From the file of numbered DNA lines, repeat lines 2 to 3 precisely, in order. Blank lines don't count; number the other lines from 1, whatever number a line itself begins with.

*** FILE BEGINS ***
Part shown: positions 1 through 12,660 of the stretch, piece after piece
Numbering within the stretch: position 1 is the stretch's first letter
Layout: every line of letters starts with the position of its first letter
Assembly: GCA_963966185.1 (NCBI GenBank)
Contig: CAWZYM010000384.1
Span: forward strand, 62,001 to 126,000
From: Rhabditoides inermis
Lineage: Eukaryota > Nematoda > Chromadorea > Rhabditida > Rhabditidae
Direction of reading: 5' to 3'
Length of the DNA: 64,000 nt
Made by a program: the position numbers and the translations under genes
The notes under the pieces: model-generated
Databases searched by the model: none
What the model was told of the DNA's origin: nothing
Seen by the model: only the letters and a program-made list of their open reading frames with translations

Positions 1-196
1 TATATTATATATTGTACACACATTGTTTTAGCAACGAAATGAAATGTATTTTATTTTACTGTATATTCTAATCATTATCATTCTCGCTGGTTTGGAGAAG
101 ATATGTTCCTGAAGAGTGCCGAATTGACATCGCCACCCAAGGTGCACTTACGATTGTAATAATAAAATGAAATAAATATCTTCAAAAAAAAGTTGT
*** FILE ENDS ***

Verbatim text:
Numbering within the stretch: position 1 is the stretch's first letter
Layout: every line of letters starts with the position of its first letter